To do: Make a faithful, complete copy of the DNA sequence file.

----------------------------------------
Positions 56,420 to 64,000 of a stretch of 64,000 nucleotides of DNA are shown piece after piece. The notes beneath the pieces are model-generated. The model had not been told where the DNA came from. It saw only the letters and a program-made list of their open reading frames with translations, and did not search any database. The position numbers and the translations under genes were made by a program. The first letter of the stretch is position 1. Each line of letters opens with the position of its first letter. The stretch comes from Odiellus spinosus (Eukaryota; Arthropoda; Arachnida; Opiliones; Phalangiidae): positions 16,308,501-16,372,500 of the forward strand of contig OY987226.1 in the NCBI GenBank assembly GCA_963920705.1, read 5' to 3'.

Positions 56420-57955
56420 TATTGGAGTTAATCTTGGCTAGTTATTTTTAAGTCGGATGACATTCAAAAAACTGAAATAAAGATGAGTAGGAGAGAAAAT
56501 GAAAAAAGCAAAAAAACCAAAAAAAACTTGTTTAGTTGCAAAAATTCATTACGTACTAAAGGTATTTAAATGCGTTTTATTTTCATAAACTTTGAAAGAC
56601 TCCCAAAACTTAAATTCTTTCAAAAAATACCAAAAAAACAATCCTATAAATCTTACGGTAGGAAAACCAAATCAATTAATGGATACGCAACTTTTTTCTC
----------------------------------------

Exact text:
Positions 56,420 to 64,000 of a stretch of 64,000 nucleotides of DNA are shown piece after piece. The notes beneath the pieces are model-generated. The model had not been told where the DNA came from. It saw only the letters and a program-made list of their open reading frames with translations, and did not search any database. The position numbers and the translations under genes were made by a program. The first letter of the stretch is position 1. Each line of letters opens with the position of its first letter. The stretch comes from Odiellus spinosus (Eukaryota; Arthropoda; Arachnida; Opiliones; Phalangiidae): positions 16,308,501-16,372,500 of the forward strand of contig OY987226.1 in the NCBI GenBank assembly GCA_963920705.1, read 5' to 3'.

Positions 56420-57955
56420 TATTGGAGTTAATCTTGGCTAGTTATTTTTAAGTCGGATGACATTCAAAAAACTGAAATAAAGATGAGTAGGAGAGAAAAT
56501 GAAAAAAGCAAAAAAACCAAAAAAAACTTGTTTAGTTGCAAAAATTCATTACGTACTAAAGGTATTTAAATGCGTTTTATTTTCATAAACTTTGAAAGAC
56601 TCCCAAAACTTAAATTCTTTCAAAAAATACCAAAAAAACAATCCTATAAATCTTACGGTAGGAAAACCAAATCAATTAATGGATACGCAACTTTTTTCTC